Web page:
Are you sure you want to buy this material for

25 Karma

Buy Material

BOOM! Enjoy Your Free Notes!

We've added these Notes to your profile, click here to view them now.


You're already Subscribed!

Looks like you've already subscribed to StudySoup, you won't need to purchase another subscription to get this material. To access this material simply click 'View Full Document'

Why people love StudySoup

Jim McGreen Ohio University

"Knowing I can count on the Elite Notetaker in my class allows me to focus on what the professor is saying instead of just scribbling notes the whole time and falling behind."

Janice Dongeun University of Washington

"I used the money I made selling my notes & study guides to pay for spring break in Olympia, Washington...which was Sweet!"

Bentley McCaw University of Florida

"I was shooting for a perfect 4.0 GPA this semester. Having StudySoup as a study aid was critical to helping me achieve my goal...and I nailed it!"

Parker Thompson 500 Startups

"It's a great way for students to improve their educational experience and it seemed like a product that everybody wants, so all the people participating are winning."

Become an Elite Notetaker and start selling your notes online!

Refund Policy


All subscriptions to StudySoup are paid in full at the time of subscribing. To change your credit card information or to cancel your subscription, go to "Edit Settings". All credit card information will be available there. If you should decide to cancel your subscription, it will continue to be valid until the next payment period, as all payments for the current period were made in advance. For special circumstances, please email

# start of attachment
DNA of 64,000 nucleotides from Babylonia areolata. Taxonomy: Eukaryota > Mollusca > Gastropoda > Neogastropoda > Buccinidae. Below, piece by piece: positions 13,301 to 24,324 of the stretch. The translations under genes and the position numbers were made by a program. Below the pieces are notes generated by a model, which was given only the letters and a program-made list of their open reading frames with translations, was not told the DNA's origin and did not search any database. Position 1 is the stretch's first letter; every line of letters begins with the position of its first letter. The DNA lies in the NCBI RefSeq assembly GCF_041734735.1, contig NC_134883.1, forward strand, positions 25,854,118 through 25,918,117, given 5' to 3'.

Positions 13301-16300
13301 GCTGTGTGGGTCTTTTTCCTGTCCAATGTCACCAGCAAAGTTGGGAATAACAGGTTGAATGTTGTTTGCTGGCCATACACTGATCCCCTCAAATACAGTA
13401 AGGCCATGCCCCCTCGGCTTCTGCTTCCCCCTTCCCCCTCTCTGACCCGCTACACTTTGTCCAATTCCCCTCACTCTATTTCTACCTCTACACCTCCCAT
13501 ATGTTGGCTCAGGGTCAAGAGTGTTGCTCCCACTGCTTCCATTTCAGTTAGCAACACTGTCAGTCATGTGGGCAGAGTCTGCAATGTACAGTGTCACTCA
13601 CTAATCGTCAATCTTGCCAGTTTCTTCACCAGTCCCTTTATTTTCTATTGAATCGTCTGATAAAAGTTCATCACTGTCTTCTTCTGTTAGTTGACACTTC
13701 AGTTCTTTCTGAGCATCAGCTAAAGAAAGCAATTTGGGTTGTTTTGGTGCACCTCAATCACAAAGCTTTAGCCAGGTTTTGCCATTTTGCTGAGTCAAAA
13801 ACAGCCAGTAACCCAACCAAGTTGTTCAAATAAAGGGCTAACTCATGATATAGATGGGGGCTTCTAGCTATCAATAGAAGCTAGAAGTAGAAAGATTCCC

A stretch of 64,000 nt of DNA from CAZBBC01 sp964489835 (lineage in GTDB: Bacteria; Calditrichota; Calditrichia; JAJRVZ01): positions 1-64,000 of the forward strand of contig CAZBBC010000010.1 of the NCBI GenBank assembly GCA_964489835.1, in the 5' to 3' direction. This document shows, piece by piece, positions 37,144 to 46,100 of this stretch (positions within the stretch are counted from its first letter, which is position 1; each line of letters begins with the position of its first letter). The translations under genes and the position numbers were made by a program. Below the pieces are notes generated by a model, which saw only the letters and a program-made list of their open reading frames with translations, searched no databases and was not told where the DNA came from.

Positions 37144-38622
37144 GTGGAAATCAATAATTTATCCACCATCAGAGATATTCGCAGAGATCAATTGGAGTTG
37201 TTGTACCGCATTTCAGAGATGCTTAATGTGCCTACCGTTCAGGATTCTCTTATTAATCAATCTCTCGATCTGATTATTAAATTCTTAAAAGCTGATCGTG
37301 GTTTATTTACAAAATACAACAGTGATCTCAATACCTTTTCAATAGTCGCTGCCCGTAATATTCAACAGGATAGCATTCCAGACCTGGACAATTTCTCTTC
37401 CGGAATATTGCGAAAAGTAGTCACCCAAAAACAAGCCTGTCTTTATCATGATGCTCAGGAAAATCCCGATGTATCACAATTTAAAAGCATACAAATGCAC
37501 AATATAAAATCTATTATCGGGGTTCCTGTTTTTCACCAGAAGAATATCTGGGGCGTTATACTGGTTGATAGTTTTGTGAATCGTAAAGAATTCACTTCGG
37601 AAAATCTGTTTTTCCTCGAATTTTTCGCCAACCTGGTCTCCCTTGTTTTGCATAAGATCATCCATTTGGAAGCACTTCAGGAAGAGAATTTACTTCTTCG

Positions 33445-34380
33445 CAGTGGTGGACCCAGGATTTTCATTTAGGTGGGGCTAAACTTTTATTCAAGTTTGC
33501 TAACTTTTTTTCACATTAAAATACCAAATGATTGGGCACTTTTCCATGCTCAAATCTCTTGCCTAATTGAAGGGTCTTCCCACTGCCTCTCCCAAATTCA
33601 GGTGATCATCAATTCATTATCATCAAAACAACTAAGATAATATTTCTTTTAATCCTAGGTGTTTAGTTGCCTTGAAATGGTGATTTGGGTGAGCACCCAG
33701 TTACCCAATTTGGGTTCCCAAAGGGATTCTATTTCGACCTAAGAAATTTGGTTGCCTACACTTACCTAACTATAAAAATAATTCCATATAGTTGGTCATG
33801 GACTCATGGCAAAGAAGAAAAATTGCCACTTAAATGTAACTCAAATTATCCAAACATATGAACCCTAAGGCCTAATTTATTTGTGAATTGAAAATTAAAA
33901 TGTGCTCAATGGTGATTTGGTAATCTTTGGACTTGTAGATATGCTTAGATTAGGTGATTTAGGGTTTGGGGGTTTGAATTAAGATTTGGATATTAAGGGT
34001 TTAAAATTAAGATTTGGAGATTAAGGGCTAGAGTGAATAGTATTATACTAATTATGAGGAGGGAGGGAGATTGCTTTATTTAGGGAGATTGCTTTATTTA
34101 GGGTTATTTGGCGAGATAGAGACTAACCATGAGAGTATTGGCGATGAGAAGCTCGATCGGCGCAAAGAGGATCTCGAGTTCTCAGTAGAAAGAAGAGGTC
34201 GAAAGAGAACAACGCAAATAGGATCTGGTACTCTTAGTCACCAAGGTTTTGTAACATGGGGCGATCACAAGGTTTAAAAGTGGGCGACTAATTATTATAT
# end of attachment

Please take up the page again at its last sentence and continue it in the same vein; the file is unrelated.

StudySoup has more than 1 million course-specific study resources to help students study smarter. If you’re having trouble finding what you’re looking for, our customer support team can help you find what you need! Feel free to contact them here:

Recurring Subscriptions: If you have canceled your recurring subscription on the day of renewal and have not downloaded any documents, you may request a refund by submitting an email to

Satisfaction Guarantee: If you’re not satisfied with your subscription, you can contact us for further help. Contact must be made within 3 business days of your subscription purchase and your refund request will be subject for review.

Please Note: Refunds can never be provided more than 30 days after the initial purchase date regardless of your activity on the site.